After years of resolving to overhaul my life every January 1st, I decided a while back to keep it as general as possible: be grateful and kind, try something new, don't be afraid to fail. Committing to a gym membership only resulted in my checking account seeing more action than I was by the time February rolled around, and I've given up giving up on chocolate. This year, however, I have one resolution -- and it's HUGE.
I will not shop for six months. It's only been six days since the year started and I'm still working out the rules, but so far I've decided that "no shopping" means the following.
What I cannot buy
- Clothes, shoes, lingerie, accessories
- Makeup, fragrance, and other beauty products (incl. hair care)
- Furniture, home accessories, art work
- Gadgets and tech (unless essential for work)
- Books and music
- Pretty things that are non-essential to living (for example: stationery, toys/apparel for my shih tzu Scout, Funko Pop, etc.)
What I can buy
- Food (groceries, restaurants)
- Experiences (for example: travel, visits to museums)
- Health-related items (including toothpaste and floss)
- Plants and gardening supplies - spring falls within the first half of the year and so I made this an exception
- Home cleaning supplies - I can be frugal, but never filthy
- Monthly grooming: hair cut and color, facial, manipedi, and massage appointments - this is part of my DNA, even mom was this way -- and heck, she was at the salon two or three times a week!
- Gifts (preferably belonging to any of the categories in my "can buy" list)
Look: I'm still working out the details. I'm the sort of gal who can easily try to rationalize how an exquisite pair of shoes could be classified under "experiences" -- but I know that would simply be defeating the point of this exercise. So what exactly is the point of this then? To prove to myself that there's very little that I really need and to save for what's more important. I've been asking myself lots of questions.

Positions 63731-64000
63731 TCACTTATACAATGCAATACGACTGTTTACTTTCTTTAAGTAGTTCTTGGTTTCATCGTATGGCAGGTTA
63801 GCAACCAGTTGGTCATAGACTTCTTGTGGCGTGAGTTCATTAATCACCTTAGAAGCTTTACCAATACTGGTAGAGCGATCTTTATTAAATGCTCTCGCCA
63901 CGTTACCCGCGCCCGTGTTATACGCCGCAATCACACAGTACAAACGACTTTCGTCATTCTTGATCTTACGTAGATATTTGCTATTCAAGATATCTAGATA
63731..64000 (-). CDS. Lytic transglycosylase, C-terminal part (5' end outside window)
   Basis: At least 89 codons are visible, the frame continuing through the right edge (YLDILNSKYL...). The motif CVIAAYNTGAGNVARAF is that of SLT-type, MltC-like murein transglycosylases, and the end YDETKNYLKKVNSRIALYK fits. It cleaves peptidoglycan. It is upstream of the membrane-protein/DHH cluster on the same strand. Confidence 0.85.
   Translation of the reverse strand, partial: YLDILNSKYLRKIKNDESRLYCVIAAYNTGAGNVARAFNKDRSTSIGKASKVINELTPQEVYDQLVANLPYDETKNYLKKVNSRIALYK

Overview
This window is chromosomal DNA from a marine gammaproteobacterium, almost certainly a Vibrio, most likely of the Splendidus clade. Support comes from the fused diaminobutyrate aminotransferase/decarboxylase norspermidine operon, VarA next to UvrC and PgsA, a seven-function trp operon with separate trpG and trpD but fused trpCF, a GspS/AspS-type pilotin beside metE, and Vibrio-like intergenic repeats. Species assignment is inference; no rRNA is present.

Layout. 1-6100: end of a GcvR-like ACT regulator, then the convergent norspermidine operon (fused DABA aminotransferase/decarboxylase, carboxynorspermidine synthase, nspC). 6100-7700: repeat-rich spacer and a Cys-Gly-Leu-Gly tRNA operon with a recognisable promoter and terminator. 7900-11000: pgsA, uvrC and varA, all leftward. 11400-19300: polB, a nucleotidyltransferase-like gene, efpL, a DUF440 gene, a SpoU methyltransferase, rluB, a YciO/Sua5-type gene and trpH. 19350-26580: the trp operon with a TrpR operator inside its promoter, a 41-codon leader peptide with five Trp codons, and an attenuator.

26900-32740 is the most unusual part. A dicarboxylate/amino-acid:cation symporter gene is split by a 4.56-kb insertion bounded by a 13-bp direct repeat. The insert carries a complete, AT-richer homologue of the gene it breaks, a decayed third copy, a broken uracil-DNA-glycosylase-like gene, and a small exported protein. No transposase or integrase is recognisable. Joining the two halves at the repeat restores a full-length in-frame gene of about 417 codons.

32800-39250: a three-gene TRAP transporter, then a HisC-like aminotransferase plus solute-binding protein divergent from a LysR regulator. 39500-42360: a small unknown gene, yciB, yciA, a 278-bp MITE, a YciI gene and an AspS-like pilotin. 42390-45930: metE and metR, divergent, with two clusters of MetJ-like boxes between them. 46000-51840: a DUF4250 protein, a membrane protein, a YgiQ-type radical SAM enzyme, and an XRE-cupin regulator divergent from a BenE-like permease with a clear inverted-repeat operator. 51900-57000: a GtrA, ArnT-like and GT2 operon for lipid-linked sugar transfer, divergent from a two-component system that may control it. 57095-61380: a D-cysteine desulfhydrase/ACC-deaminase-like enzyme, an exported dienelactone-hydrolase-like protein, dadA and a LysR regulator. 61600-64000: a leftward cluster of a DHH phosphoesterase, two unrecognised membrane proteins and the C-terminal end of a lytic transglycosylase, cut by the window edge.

What if I run out of hair conditioner? I'll need to go through all my samples and use them ALL first before I can buy a bottle.
I love to read and listen to music -- why deprive myself of that? I won't; I'll just borrow books from the library and listen to Spotify.
I lost 15 lbs. and my pants are too loose now -- does this mean I'll look like a stupid boy in the '90s? No, I'll just get them altered (I've decided this is an approved expense).
Oh no, I'm going to lose Sephora VIB Rouge status! Still sad about this, actually, but just think of how much I will save!
For years I've been reading accounts of people who have given up all spending, but I simply can't adopt a Frontier House kind of lifestyle. What finally inspired me was this piece in the New York Times by the writer Ann Patchett, who gave up shopping for an entire year. I've decided to try it for the first half of the year, assess what I gained from the experience, and then keep going if I feel I want or need to. Although this may sound very superficial for some of you, my little endeavor will cause me to make significant changes in my daily life, perhaps even to my psyche.
For most of my life I saw myself as an Ugly Duckling who simply learned how to groom herself. I became interested in fashion and beauty because I saw their transformative powers early on. My dad once heard a fashion designer friend of his say that there was no such thing as an ugly woman, just a stupid one -- and he repeated it to me when I was still a preteen (to this day I don't know if it was merely a casual remark or if he was trying to tell me something). Once I learned how to make the most of my body type and features, I then discovered a desire to surround myself with the prettiest things I could afford. When I first moved out on my own and had very little disposable income, I owned exactly two sets of "grown-up" plates, cutlery, and glassware, plush towels, and soft cotton sheets. I had one cooking pan -- a Calphalon, which I purchased at Conran's Habitat at the Beverly Center. I'm hardly extravagant -- but I like things that are aesthetically pleasing, that smell nice and feel good. But as Astrud Gilberto once sang, "Tell me how long must I keep wanting things, needing things when I have so much?" This stops now.
Now it's time for me to make purchasing decisions that go way beyond what appeals to my senses. In the past six days I've purchased a cable that connects my work laptop to a monitor (for when I work at home), yellow sticky traps for gnats and flying insects (I brought my plants indoors for the winter), and takeout dinner from a nearby Japanese restaurant (a Friday tradition). Each time, before I pulled out my wallet, I asked myself carefully: do I need this? do I have any options that don't involve buying something? Satisfied with the answers -- there wasn't an extra one at work, gnats are gross, and relaxing date nights at home once weekly are hardly unreasonable -- I think I'm off to a good start.
Wish me luck. I'll report back in six months.